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Wild Bird Feeding Guide 

Many people like to supplement their garden birds' diets with extra food - especially in the winter. This can be a real life-saver in extreme weather. What benefits the birds also benefits us with the attraction of getting beautiful wild birds and creatures into our gardens thus supporting our native and foreign birds.

  • The BTO and RSPB recommend wild birds are fed all year round.
  • Requirements are greater in late autumn and winter when natural resources are in a shorter supply.
  • High enery levels are also needed during spring when birds are busy breeding and raising young.
  • Birds lose energy maintaining body temperature overnight, so a good breakfast is essential to set them up for the day.
  • Once you have established a feeding regime don't disappoint them, they will depend on you.
  • Establish several feeding areas and move them regularly to avoid bacterial build up.
  • Consider predators when selecting suitable feeding sites, set table and feeder heights accordingly and make sure birds feeding on the ground have a good line of site.
  • Store all foods in a cool, dry place.
  • Be aware that ground feeding stations can attract rodents.
  • Always ensure ample fresh drinking water is available.
  • Feed little and often
  • Replace old or wet food to prevent build up of bacterial or mould, particularly  on table and ground feeding stations
  • Clean feeding stations regularly with a safe disinfectant
  • Always wash your hands after handling bird products
     Wild Bird Mix Black Sunflower     Peanuts      Peanut Granules   No Mess Mix  Sunflower Hearts Niger Seed   Song Bird Mix Mealworms Fat Balls  Suet Pellets
House Sparrow
Blue Tit                    
Great Tit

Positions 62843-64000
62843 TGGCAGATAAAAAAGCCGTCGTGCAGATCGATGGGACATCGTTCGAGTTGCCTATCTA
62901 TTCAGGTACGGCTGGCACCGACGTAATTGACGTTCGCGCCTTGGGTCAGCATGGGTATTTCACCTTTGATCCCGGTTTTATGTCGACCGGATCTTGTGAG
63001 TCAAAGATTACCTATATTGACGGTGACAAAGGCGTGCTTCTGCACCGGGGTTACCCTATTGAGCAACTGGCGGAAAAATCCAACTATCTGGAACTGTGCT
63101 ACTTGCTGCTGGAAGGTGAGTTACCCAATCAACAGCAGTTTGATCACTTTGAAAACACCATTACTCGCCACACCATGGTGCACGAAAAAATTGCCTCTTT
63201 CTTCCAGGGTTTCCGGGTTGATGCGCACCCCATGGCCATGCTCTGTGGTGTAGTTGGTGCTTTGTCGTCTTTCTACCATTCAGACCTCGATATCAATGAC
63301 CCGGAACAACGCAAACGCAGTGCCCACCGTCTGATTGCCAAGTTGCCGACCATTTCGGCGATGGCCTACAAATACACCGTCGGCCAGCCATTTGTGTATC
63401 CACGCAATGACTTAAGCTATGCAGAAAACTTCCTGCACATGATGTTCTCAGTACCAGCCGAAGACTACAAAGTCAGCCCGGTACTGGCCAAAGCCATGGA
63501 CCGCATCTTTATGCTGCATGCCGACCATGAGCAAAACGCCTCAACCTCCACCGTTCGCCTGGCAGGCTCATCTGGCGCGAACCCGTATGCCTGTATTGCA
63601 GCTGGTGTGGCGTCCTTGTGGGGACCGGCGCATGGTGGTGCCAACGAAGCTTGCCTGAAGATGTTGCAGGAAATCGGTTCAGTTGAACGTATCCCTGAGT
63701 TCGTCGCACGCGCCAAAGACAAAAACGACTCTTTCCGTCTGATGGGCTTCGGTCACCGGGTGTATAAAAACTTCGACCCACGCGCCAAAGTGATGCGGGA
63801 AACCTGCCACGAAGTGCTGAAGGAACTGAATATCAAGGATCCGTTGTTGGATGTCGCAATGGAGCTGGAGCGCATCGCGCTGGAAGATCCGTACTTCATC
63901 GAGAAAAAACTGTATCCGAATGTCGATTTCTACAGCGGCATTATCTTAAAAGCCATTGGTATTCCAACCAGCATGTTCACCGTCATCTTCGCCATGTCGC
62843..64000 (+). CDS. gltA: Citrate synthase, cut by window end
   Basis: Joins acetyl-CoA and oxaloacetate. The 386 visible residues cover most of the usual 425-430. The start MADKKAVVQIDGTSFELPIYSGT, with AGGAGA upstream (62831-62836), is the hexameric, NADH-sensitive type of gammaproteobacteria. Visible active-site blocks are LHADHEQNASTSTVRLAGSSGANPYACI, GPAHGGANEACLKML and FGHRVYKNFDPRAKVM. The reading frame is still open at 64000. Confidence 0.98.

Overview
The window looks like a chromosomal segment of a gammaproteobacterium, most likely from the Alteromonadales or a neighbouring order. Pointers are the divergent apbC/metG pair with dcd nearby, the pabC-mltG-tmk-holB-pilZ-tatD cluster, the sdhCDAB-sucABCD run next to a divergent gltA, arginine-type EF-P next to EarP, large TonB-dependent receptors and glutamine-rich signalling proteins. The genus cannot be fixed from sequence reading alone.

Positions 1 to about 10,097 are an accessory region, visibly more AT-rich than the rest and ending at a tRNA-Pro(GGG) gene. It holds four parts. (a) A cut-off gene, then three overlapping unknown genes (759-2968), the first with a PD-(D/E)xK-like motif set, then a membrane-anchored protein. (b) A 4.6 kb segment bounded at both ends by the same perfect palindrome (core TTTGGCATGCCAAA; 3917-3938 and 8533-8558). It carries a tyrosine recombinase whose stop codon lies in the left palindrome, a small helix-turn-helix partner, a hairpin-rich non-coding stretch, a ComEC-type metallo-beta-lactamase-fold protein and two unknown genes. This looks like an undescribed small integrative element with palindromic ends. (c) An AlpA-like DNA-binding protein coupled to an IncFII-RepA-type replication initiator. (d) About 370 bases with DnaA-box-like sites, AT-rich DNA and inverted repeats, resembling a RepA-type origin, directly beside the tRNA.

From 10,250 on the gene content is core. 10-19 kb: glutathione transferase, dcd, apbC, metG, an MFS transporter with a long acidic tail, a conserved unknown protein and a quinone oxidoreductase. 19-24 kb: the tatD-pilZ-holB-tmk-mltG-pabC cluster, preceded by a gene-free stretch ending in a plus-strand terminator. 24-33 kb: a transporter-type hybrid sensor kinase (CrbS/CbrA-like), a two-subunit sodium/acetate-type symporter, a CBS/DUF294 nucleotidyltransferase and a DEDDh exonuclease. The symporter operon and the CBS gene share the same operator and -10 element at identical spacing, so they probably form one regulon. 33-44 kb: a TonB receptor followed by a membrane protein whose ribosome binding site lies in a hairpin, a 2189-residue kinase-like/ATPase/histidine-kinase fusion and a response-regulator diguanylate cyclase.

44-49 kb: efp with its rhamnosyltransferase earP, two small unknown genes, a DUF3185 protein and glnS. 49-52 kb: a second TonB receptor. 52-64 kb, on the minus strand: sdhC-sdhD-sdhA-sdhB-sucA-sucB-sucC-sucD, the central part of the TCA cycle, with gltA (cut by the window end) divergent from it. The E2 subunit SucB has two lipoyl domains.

Long Tail Tit                    


house sparrow (passer domesticus)


It surprises many people to learn that House Sparrows are not our most common bird, and that their numbers are delclining rapidly in rural areas. They are familiar to us because of their ability to occupy the human environment, nesting in houses or gardens. They feed on a broad range of foods provided by man, as well as their traditional diet of insects in summer and grain in winter.

The male sports a grey crown and greyish underparts, while the black bib contrasts with paler cheek patches. The back is a mix of rich browns and black patterning, though the colours are duller and she lacks bib or pale cheek patches.

What do House Sparrows eat? 

bluetit (parus caerlus)


Acorbatic Blue Tits were among the first species to appreciate the food value of peanuts, though they will also take a great many other foods too. Their small bills can cope with either the wire-mesh feeders or the red plastic bag type. They are often seen in flocks around feeders.

A Colour mix of Blue, White and Green with a yellow breast.

What do Blue Tits eat? 

Great tit (parus major)


The largest UK tit - green and yellow with a striking glossy black head with white cheeks and a distinctive two-syllable song. It is a woodland bird which has readily adapted to man-made habitats to become a familiar garden visitor. It can be quite aggressive at a birdtable, fighting off smaller tits. In winter it joins with blue tits and others to form roaming flocks which scour gardens and countryside for food.

What do Blue Tits eat? 

long-tailed tit (aegithalos caudatus) 

In most recent times, engaging Long tailed Tits have started to leave woodlands, and a purley insect diet, to feed on peanuts in gardens. In winter you may see several birds together - these will be the parents and offspring from the previous season. They weigh so little that they huddle together on cold nights to stay alive. In sping, you are more likely to see just a pair of adults come to the feeders. They are not shy birds and may let you get quite close. Diet consists mostly of insects but will eat seeds during winter months.

Look out for a small black, pink and cream birds with an exceptionally long tail. 

 What do Long-tailed Tits eat? 

 cHaffinch (fringilla coelebs)

Most of Britain's birds tends to be rather plain, but a cock Chaffinch in breeding plumage is a real treat for the eye. The pinkish-orange face, chest an belly are noticed first, but there is also a blue-grey head and brown back. The features to look for when the birds fly are bold, white wing bars and a greenish rump.

 What do Chaffinches eat? 

bullfinch (Pyrrhula pyrrhula)

The male is unmistakable with his bright pinkish-red breast and cheeks, grey back, black cap and tail, and bright white rump. The flash of the rump in flight and the sad call note are usually the first signs of bullfinches being present. They feed voraciously on the buds of various trees in spring and were once a 'pest' of fruit crops.

What do Bullfinches eat?